the pleadings without converting the proceeding to one for
summary judgment." Richmond, Fredericksburg &
Potomac R.R. Co. v. United States, 945 F.2d 765, 768
(4th Cir. 1991) (citing Adams v. Bain, 697 F.2d
1213, 1219 (4th Cir. 1982)). "The moving party should
prevail only if the material jurisdictional facts are not in
dispute and the moving party is entitled to prevail as a
matter of law." Id. (citation omitted). The
plaintiff bears the burden of proof on questions of subject
matter jurisdiction. See Evans v. B.F. Perkins Co..
166 F.3d 642, 647 (4th Cir. 1999).
Motions to Dismiss Pursuant to Rule 12(b)(6) for Failure
to State a Claim
motion to dismiss pursuant to Rule 12(b)(6) for failure to
state a claim upon which relief can be granted
"challenges the legal sufficiency of a complaint."
Francis v. Giacomelli, 588 F.3d 186, 192 (4th Cir.
2009) (citations omitted); see also Republican Party of
N.C. v. Martin, 980 F.2d 943, 952 (4th Cir. 1992)
("A motion to dismiss under Rule 12(b)(6) . . . does not
resolve contests surrounding the facts, the merits of a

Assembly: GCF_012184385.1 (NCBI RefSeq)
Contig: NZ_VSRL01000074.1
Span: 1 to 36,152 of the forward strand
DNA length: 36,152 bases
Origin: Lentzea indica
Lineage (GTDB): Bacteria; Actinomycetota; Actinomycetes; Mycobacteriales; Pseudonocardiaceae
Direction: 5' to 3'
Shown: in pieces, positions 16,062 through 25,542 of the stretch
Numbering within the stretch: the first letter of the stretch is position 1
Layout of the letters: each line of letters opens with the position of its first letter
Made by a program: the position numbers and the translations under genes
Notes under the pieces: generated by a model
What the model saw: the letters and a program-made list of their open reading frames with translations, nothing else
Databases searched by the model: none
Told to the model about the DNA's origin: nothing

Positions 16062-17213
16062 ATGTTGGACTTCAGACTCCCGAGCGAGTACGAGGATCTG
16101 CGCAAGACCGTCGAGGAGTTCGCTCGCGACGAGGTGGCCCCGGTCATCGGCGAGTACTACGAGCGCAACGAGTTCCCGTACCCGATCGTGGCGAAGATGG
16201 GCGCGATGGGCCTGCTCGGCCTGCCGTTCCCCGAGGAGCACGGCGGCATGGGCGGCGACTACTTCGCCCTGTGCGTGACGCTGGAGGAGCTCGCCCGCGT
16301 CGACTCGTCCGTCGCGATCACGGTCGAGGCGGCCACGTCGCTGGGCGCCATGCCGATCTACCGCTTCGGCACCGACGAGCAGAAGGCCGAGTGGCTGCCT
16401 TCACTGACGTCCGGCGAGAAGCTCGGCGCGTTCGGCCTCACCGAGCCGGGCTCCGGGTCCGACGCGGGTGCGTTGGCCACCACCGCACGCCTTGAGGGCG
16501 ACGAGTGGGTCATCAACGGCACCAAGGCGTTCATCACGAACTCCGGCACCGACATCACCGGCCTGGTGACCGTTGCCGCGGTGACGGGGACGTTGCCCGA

claim, or the applicability of defenses."). "In
considering a 12(b)(6) challenge to the sufficiency of a
complaint, this Rule must be applied in conjunction with the
liberal pleading standard set forth in Federal Rule of Civil
Procedure 8(a)." Jenkins v. Fed. Bureau of
Prisons, C/A No. 3:10-1968-CMC-JRM, 2011 WL 4482074, at
*2 (D.S.C. Sept. 26, 2011). Rule 8(a) provides that to be
legally sufficient, a pleading must contain a "short and
plain statement of the claim showing that the pleader is
entitled to relief." Fed.R.Civ.P. 8(a)(2).
motion to dismiss pursuant to Rule 12(b)(6) for failure to
state a claim should not be granted unless it appears certain
that the plaintiff can prove no set of facts that would
support her claim and would entitle her to relief. Mylan
Labs., Inc. v. Matkari, 7 F.3d 1130, 1134 (4th Cir.
1993). When considering a motion to dismiss, the court should
accept as true all well-pleaded allegations and should view
the complaint in a light most favorable to the plaintiff.
Ostrzenski v. Seieel. 177 F.3d 245, 251 (4th Cir.
1999); Mylan Labs.. Inc.. 7 F.3d at 1134. "In
so doing, a court may consider documents attached to the
complaint or the motion to dismiss 'so long as they are
integral to the complaint and authentic.'"
Kensington Volunteer Fire Dep't, Inc. v. Montgomery
Cty., Md., 684 F.3d 462, 467 (4th Cir. 2012) (quoting
Philips v. Pitt Cty. Mem'l Hosp., 572 F.3d 176,
180 (4th Cir. 2009)). "To survive a motion to dismiss, a
complaint must contain sufficient factual matter, accepted as
true, to 'state a claim to relief that is plausible on
its face.'" Ashcroft v. Iqbal556 U.S. 662,